Punch, or the London Charivari, Vol. 146, April 15, 1914 online

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VOL. 146

APRIL 15, 1914


Reuter telegraphs from Melbourne that the Commonwealth building in
London is to be called "Australia House." This should dispose
effectively of the rumour that it was to be called "Canada House."

* * *

"The Song of the Breakers," which is being advertised, is not, we are
told, a war song for the Suffragettes.

* * *

Some of the Press reported a recent happy event under the following
heading: -


Mr. GEORGE CORNWALLIS WEST would like it to be known that it was also
his wedding.

* * *

It was rumoured one day last week that a certain officer famous for his
picturesque language was about to receive a new appointment as
Director-General of Expletives.

* * *


announces _The Mail_. We are sorry for the poor girl. Mr. GRANVILLE
BARKER, of course, started the idea with his gilded fairies.

* * *

Miss MABEL ROGERS, we read, is bringing a suit against certain other
girl students of Pardue University, Indiana, for "ragging" her by
tearing off her clothes. It seems to us that it is the defendants who
ought to bring the suit.

* * *

"Twelve small farmers," we are told, "were on Saturday sent for trial at
Ballygar, County Galway, on a charge of cattle-driving." Their size
should not excuse them.

* * *

One evening last week, _The Daily Mail_ tells us, the electric light
failed in several districts of Tooting and Mitcham. "A resident in
Garden Avenue," says our contemporary, "had invited about a dozen
friends to a card party. The host secured a supply of candles, in the
dim light of which the party played." It is good to know that in this
prosaic age and in this prosaic London of ours it is still possible to
have stirring adventures worth recording in the country's annals.

* * *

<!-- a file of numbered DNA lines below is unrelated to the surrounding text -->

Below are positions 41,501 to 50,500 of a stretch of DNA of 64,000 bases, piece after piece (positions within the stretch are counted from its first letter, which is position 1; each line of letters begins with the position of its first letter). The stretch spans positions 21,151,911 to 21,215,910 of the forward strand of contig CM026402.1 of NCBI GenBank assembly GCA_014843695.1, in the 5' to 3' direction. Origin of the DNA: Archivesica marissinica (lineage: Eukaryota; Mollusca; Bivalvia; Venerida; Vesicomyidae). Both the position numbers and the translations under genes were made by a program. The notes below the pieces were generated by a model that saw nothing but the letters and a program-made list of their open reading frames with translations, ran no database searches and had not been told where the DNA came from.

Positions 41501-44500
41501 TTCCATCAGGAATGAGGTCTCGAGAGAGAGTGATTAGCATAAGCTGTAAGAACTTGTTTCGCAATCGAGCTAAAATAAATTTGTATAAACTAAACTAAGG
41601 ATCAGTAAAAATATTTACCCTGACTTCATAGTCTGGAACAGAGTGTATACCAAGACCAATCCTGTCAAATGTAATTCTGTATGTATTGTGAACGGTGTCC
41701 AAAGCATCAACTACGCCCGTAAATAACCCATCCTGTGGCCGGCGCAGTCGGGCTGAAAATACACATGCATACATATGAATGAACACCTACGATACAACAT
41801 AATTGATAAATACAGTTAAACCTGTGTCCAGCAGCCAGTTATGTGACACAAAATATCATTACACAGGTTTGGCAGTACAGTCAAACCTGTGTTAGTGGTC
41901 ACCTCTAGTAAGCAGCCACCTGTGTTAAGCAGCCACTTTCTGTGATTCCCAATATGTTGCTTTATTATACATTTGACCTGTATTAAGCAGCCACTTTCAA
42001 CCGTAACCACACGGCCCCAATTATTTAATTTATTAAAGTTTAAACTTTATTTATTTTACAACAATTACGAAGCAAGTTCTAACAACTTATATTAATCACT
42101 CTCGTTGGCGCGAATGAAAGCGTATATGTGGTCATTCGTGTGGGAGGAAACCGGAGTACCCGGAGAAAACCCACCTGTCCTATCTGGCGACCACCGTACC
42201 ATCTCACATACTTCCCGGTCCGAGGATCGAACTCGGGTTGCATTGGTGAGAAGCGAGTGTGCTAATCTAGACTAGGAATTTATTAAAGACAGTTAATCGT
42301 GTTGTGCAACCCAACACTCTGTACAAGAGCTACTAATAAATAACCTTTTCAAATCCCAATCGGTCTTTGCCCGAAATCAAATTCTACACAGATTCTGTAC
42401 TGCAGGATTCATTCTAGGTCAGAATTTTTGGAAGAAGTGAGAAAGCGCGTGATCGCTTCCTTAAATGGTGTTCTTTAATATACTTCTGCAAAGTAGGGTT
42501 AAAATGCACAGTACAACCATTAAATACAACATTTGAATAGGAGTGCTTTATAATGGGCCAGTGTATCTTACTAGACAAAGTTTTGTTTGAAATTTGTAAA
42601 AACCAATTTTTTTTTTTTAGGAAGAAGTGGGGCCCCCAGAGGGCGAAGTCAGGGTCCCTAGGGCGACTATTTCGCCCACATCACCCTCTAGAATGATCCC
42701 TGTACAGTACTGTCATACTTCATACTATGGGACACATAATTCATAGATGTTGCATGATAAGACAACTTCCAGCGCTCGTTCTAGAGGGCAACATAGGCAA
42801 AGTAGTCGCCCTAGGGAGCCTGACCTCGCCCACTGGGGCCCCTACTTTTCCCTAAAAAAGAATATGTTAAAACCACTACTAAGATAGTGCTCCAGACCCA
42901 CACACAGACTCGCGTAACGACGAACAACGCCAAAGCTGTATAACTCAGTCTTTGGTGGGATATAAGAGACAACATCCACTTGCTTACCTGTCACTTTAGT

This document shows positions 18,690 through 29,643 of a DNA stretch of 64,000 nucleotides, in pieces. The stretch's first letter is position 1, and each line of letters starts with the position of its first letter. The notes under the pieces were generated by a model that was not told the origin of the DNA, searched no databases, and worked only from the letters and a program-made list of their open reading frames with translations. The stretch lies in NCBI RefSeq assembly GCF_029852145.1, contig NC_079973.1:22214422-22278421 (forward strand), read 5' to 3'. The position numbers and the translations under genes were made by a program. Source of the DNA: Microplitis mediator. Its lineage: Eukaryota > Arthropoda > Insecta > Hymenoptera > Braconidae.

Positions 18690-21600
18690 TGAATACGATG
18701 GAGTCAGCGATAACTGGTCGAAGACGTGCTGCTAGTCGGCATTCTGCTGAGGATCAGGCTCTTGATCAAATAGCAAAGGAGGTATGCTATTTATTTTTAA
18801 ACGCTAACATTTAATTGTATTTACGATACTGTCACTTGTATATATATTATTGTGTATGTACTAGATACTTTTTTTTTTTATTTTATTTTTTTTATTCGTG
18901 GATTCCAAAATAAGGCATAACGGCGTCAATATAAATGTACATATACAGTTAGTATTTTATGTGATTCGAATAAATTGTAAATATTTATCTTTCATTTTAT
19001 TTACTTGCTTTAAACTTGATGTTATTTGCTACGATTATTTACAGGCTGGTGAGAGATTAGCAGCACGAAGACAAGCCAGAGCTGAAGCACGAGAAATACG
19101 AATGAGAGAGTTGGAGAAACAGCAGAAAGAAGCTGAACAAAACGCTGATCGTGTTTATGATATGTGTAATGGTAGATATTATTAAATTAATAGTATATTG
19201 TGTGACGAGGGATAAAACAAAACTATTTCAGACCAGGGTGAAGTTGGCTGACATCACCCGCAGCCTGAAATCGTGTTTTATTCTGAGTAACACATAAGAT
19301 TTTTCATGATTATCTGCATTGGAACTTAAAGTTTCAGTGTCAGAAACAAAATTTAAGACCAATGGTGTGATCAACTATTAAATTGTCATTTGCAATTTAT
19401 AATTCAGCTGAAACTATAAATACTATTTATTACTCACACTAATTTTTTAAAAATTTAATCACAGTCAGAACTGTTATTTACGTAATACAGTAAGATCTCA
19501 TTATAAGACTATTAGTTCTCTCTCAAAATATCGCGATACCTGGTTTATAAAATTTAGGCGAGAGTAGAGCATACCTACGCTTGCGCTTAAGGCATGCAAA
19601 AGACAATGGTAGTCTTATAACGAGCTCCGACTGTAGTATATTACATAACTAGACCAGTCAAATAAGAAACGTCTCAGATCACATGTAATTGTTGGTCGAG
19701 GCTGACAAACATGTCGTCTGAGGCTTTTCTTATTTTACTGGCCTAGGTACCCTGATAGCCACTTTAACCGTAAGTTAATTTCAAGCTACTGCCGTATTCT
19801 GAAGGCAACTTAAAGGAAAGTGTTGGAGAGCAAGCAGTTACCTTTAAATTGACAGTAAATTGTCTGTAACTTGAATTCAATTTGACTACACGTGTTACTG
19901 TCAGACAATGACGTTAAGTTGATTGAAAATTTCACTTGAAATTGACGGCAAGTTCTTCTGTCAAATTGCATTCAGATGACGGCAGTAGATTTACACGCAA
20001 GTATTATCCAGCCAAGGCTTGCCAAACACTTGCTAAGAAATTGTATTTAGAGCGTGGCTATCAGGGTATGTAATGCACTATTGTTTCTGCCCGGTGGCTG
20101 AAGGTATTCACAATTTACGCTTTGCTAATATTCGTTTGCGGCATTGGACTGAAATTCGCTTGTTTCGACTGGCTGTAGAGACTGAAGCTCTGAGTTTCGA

The power of the motor! "At the request of the Car," says _The
Westminster Gazette_, "M. POINCARE will leave on his visit to Russia,
after the national fêtes on July 14."

* * *

A couple of pictures by unknown artists fetched as much as £2,625 and
£1,837 at CHRISTIE'S last week, and we hear that some of our less
notable painters have been greatly encouraged by this boom in obscurity.

* * *

"This Machine," says an advertisement of a motor cycle, "Gets You
Out-of-Doors - and Keeps You There." Frankly, we prefer the sort that
Gets You Home Again.

* * *

The PREMIER, who was said to have "run away" to Fife, after all had a
"walk over."

* * *

"The Elizabethan spirit," says a _laudator temporis acti_, "is dead
among us." We beg to challenge this statement. When the Armada was
sighted DRAKE went on with his game of bowls. To-day, in similar
circumstances, we are confident that thousands of Englishmen would
refuse to leave their game of golf.

* * * * *

[Illustration: CAPTIVE GOLF.


* * * * *


Mrs. Andrew Fitzpatrick, who looped the loop last Friday at Hendon with
her son Hector, is certainly one of the youngest-looking women in the
world of her age - for she is put down in black and white as forty-four
in more than one book of reference. Her miraculous _Lady Macbeth_, which
she impersonated at the age of seven, is still a happy memory to many
middle-aged playgoers, though the miracle was eclipsed by the nine days'
wonder of her elopement and marriage to Mr. Fitzpatrick, the famous
Ballarat millionaire, on her thirteenth birthday. Her daughter Gemma,
who made her _début_ in Grand Opera at the Scala in 1895, is already a
grandmother; and her son Hector, who fought in the Russo-Turkish war of
1878, is the youngest Field-Marshal in the British Army.

M. Atichewsky, the famous Russian pianist, who gives his first recital
in the Blüthstein Hall next Wednesday, is no stranger to London
audiences, though he is only just twenty years of age. In the year of
QUEEN VICTORIA'S Diamond Jubilee he visited England as a _Wunderkind_,
being then only thirteen years of age, and created a _furore_ by his
precocious virtuosity. About eleven years later, while he was still in
his teens, he appeared at the Philharmonic Concerts with his second
wife, a soprano singer of remarkable attainments. The present Madame
Atichewsky, it should be noted, has a wonderful contralto voice, which
is inherited by her second daughter, Ladoga, who recently made her
_début_ at the Théâtre de la Monnaie, in Brussels.

* * * * *

The Poetry of the Ring.

For two pugilists, shaking hands before the knock-out fight begins: -